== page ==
Tuesday, May 8, 2012

Two Kinds of Intelligence

Two Kinds of Intelligence.
By  Buddhadasa Bhikkhu

It's difficult to teach how to discriminate pure intelligence from intelligence which is enslaved to craving and defilement. Nevertheless, you need to observe this for yourselves and not just believe me. In other words, observe this difference in your own thoughts and feelings. You can also observe this in others who are skilful thinkers, observers, and investigators. As society nowadays blindly worships scientists, experts, and authorities, why don't we consider some scientists and the science they research.
For example, we've all read about Darwin, who studied biology and the evolution of life. He obviously needed to use time to contemplate these matters deeply, just as sages and hermits do. He would observe animals carefully. He would lean on his cane in order to focus deeply, like a statue, until squirrels and birds would land on him. Consider the depths of such thinking, and how profound and penetrating that would be. Is it possible that his contemplation was mixed up with any meaning of 'me' or 'mine'?

If you think about this for yourselves, you'll be able to understand. You'll realize that whenever there's a sense of me and mine mixed in, it's impossible to be aware, to think, to contemplate anything deeply. It's restless, this thinking about me and mine. If it exists, then it fails. It always confuses and messes things up, gets in the way of concentration needed to look deeply into the secrets of nature.

Darwin forgot everything. He forgot himself, his name, where he was. He forgot how he felt, what he would get out of all this, and what his other duties were. He forgot everything and his mind was completely buried in nature. It's as if he disappeared and there was just nature. All meaning of 'self,' of'me,' of 'mine,' was gone. His mind became completely natural. He was able to contemplate nature most profoundly, according to it's actual properties. Thus, he was able to penetrate to nature's secrets and see the aspect of natural truth he discovered. This is one example of working with mind empty of 'me' and 'mine.'
Einstein is another example. For the way he was able to think through things he's widely considered the leading genius of his time. Everyone knows what he discovered, which required a deep, penetrating mind able to investigate nature and be one with it. In such contemplation there's no room for the least sliver of 'I,' of 'me,' of 'self,' of self interest, of benefiting or losing, or any such thing. His famous theories have been so powerful that they led to the most powerful material weapons humanity has ever known. This is the talent of those who think with an empty mind of the sort we're speaking of.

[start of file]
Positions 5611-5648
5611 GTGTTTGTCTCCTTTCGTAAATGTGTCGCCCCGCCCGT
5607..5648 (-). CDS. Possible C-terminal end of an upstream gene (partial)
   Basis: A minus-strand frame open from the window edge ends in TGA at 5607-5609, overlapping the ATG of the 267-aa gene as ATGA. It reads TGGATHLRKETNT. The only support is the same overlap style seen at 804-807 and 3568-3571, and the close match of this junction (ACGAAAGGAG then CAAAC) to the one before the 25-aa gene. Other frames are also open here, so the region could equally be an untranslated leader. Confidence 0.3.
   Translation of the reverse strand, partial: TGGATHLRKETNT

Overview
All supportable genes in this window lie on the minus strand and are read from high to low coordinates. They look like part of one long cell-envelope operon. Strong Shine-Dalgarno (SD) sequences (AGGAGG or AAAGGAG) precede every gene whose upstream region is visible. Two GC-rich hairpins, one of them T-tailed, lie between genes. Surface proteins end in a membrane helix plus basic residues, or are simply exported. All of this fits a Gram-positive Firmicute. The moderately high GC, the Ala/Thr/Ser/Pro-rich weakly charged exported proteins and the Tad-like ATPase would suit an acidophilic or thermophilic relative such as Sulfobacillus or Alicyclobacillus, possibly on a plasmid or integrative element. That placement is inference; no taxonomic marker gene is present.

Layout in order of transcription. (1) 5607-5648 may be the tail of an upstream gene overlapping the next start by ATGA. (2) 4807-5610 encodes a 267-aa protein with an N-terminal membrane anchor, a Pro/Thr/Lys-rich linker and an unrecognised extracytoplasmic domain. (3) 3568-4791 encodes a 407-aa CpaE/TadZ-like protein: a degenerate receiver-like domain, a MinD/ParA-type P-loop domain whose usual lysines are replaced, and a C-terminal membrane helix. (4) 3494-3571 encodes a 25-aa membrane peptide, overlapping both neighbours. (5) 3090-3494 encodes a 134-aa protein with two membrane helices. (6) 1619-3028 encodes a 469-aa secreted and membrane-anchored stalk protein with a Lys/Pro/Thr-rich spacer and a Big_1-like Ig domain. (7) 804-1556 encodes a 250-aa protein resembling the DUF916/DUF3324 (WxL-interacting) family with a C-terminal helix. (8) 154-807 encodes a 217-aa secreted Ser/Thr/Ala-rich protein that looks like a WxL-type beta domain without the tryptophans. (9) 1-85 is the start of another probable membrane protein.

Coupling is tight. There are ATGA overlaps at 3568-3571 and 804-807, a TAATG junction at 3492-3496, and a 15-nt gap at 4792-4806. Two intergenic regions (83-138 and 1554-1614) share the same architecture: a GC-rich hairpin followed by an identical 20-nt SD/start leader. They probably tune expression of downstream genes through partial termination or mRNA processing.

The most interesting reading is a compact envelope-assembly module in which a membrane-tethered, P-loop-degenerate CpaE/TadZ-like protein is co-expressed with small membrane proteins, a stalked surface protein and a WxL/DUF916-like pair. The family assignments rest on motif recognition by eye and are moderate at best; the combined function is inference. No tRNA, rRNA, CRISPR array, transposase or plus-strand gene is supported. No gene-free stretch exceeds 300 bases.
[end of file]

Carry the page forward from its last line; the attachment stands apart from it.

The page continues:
No matter whether one is a thinker, a researcher, an experimental scientist, or whatever, they all must work with an empty mind. If the least hint of ego sneaks in, things fall apart immediately. One loses jhāna (absorption, deep concentration); one loses one's train of thought - for example, if one thinks of home or family, of success or failure. Our work falls apart whenever we let such extraneous things enter.

Thoughts of success and failure must never enter one's head. One just penetrates deeper and deeper, to the full extent of the brain's energy, that it can think in a single day. And with dawn, one continues. They never thought of who they were doing this for, who paid them, whose interest it was, or what need was forcing them.

If we act merely as hired labor, or out of obligation to somebody, responsible to somebody, these need to be completely tossed aside while we are working. We need to be able to let our thinking fall into place, to put our whole heart into it so that everything falls into place and we don't have to think it through again.

Imagine if Einstein thought of a theory to help America, which benefited Einstein so much - he had to throw it all aside - America, or the Jews, my own or theirs, what I owe them or not, these all have to be forgotten, leaving only a mind that is empty of us and them, of me and you, of getting and losing, of anything that's me or mine. A mind then transforms into pure nature and can realize the most profound nature. This is an example of working with an empty heart.

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